Armories developed because of fear of urban insurrection
e) The Machine and the Boss
Newly arrived immigrants sought assistance from political machines
Urban bosses sought votes for their organization by winning loyalty of
voters through relief, jobs for unemployed, and patronage
Machines enriched politicians because of corruption from contractors or
investment from inside knowledge
Ex. William Tweed (NY Tammany Hall during 1860s and 1870s)
IV The Rise of Mass Consumption
a) Patterns of Income and Consumption
Growing markets and demand turn of century because of production and mass
distribution made goods less expensive
Rising incomes of white collar professionals and working class
people despite union failures

Food transformed by tin cans, refrigerated cars for perishables, and home
Better diet and higher life expectancy
b) Chain Stores and Mail-Order Houses
Local stores faced competition from chain stores
National network could sell manufactured goods and lower prices
Customers couldnt resist great variety and lower prices of chain stores
Chain stores slow to rural areas but gained access through mail-order houses
Ex. 1880s Montgomery war and Sears Roebuck mail order catalogues
c) Department Stores
Transformed shopping by bringing together many products under one roof
Previously in separate shops but now all in same place
d) Women as Consumers
Affected women greatest because women were the primary consumers of the
Spawned consumer protection movement with National Consumers League in
the 1890s
V Leisure in the Consumer Society
a) Redefining Leisure
Redefined in late 19th century because economic expansion and greater
worker time away from work
Leisure began to be a normal part of everyday life
The Theory of Prosperity & The New Basis of Civilization by Simon
b) Spectator Sports
Search for public forms of leisure led to rise of organized spectator sports
Rise of baseball as national pastime & leagues were formed in
the 1870s
Football standardized in 1870s and began to grow
Boxing grew in 1880s
Had close association with gambling
c) Music and Theater
Large market of cities allowed theaters to be maintained in ethnic

Musical comedies development

d) The Movies
1880s // projectors allowed showing on big screen in theaters with large

1900 // Moves very popular especially after DW Griffith introduced silent

e) Working-Class Leisure
Great amount spent on the street
Lots of time but little money
Neighborhood salons also popular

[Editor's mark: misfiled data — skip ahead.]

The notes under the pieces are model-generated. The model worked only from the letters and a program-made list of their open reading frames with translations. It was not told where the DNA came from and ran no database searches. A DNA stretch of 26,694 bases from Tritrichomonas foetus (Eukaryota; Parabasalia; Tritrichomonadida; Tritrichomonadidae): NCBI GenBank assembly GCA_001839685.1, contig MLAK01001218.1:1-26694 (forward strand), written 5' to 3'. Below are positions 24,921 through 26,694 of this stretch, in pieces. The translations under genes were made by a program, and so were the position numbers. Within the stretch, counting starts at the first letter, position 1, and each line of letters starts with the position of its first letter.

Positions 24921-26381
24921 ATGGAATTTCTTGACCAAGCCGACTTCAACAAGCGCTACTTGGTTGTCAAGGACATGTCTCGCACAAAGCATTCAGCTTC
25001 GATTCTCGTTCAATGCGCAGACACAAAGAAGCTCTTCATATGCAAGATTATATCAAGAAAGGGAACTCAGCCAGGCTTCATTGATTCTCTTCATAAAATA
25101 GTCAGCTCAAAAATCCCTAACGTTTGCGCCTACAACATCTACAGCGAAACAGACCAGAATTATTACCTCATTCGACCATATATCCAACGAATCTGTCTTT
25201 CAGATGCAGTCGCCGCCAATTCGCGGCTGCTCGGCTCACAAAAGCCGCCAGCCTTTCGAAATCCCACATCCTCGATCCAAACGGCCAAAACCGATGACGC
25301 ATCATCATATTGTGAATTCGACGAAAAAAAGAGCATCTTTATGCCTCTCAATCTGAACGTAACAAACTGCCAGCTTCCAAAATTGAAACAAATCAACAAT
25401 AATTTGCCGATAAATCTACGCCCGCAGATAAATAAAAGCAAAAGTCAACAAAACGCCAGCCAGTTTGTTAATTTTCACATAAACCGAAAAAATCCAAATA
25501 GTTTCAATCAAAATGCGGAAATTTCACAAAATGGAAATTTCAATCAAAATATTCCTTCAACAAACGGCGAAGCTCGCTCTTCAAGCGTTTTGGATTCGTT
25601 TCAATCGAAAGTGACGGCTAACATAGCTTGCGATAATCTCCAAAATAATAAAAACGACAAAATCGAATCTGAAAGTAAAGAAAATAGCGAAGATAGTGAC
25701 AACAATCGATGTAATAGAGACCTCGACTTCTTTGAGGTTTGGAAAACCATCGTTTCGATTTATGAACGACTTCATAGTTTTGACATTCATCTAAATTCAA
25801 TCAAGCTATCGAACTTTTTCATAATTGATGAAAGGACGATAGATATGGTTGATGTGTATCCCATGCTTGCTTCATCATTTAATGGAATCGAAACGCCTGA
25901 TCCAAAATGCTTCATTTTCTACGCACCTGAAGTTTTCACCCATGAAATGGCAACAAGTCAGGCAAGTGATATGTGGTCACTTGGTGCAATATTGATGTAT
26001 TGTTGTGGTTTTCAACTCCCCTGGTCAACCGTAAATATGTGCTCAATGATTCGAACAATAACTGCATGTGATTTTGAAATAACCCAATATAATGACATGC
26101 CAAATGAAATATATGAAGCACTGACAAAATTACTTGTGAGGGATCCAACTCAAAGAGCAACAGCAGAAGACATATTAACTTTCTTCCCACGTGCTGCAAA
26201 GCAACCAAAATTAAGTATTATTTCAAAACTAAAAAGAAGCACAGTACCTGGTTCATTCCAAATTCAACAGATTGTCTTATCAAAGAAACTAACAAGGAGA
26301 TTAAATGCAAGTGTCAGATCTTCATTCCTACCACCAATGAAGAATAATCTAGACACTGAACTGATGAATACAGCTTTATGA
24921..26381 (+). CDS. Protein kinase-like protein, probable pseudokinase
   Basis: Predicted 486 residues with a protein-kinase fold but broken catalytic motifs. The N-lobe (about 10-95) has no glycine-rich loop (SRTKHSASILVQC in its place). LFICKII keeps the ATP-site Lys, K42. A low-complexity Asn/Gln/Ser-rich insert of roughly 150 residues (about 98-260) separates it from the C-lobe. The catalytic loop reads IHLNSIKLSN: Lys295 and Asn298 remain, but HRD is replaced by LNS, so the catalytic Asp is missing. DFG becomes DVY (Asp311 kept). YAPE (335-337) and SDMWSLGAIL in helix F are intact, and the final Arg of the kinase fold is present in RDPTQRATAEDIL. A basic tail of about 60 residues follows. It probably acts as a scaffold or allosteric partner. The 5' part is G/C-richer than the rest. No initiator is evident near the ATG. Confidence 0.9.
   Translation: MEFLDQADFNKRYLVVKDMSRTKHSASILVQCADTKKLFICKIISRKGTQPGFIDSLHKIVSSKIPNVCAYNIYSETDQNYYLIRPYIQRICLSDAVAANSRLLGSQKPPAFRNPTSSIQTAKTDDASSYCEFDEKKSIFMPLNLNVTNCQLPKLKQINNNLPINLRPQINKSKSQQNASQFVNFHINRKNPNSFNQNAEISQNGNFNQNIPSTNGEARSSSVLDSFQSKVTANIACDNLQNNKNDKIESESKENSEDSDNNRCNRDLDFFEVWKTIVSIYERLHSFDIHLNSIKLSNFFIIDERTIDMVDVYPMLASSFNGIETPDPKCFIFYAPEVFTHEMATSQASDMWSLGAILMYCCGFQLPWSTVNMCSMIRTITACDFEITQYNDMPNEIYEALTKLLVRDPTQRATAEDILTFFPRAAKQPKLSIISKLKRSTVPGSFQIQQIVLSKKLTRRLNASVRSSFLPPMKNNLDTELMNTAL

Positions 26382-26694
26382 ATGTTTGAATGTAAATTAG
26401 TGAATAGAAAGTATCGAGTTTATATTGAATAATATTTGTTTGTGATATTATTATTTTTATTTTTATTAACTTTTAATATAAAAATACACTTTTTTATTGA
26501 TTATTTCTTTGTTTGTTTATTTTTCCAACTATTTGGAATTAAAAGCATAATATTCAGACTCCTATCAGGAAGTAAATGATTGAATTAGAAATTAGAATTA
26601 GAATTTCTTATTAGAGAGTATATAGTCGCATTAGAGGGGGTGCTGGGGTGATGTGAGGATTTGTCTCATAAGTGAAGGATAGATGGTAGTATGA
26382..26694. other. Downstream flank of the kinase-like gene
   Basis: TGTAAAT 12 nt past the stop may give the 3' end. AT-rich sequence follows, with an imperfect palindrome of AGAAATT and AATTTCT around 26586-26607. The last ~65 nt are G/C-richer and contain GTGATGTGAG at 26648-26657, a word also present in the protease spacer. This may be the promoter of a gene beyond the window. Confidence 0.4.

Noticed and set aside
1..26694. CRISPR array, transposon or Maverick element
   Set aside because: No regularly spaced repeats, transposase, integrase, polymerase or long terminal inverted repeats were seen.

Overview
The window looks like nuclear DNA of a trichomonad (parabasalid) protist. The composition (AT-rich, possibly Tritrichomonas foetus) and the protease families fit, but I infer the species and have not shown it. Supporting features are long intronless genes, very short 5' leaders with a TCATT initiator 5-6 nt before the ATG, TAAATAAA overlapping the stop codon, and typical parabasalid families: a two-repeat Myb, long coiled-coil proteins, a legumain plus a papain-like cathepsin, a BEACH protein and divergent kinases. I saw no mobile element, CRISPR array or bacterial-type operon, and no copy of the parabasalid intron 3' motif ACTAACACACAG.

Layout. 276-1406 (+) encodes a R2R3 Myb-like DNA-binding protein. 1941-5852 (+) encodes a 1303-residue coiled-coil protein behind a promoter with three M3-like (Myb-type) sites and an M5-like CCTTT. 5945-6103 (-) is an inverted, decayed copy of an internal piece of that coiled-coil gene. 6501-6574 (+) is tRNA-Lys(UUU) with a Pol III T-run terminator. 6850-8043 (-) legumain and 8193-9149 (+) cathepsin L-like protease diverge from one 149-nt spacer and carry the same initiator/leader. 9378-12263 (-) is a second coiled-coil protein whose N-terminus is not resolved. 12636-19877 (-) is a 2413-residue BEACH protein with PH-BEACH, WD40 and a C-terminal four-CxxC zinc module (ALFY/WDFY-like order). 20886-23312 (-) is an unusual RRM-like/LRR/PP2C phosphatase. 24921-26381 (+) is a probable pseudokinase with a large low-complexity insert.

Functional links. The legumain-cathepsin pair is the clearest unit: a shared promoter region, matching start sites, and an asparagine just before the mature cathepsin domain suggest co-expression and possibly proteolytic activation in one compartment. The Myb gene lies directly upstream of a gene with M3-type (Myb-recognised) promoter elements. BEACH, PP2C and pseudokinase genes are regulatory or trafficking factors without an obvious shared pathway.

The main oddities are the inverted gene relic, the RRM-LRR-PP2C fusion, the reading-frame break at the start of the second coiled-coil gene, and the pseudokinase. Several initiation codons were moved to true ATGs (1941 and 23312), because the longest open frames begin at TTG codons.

f) The Fourth of July
Became full day of leisure and important highlight in the year of ethnic,
working-class communities
Massive celebrations which often included drinking
g) Private Pursuits
Reading remained popular as leisure activity
Ex. Little Women by Louisa May Alcott (1869) became very popular
Learning instrument within home was as popular as public music
h) Mass Communications
Large urban market for transmitting news and information in urban industrial
Rise of publishing in journalism after Civil war with increase in
newspaper circulation
VI High Culture in the Age of the City
a) The Literature of Urban America
Some writers responded to new industrial civilization by evoking more natural
Others wanted to use literature to recreate urban social reality
Stephen Crane led movement of realism (The Red Badge of Courage) and
showed urban poverty and slum life
Theodore Dreiser highlighted social dislocations and injustices
Frank Norris & Upton Sinclair
Showed depravity of capitalism by exposing abuses in meatpacking
b) Art in the Age of the City
1900 // many American artists breaking from old World traditions to new
Ashcan School produced stark portrayal of social realities & showcased
c) The Impact of Darwinism

Argues evolution from earlier species through natural selection, challenged

traditional American religious faith.
By end of century most urban professionals and members of educated
classes converted to teach in high schools
Led to break between culture of city receptive to new ideas and the traditional
provincial culture of rural areas tied to religion and older values
Relativism spawned by Darwinism led to growth of anthropology and study of
other cultures
d) Toward Universal Schooling
Dependence of specialized skills and scientific knowledge led to demand for
Richard Pratt targeted native tribes to civilize them an urged

practical industrial education

Morrill Land Grant Act of Civil war donated large amounts of land for

e) Education for Women
Expansion of educational opportunities for women (still way behind men
Public high schools accepted women & network of womens colleges emerged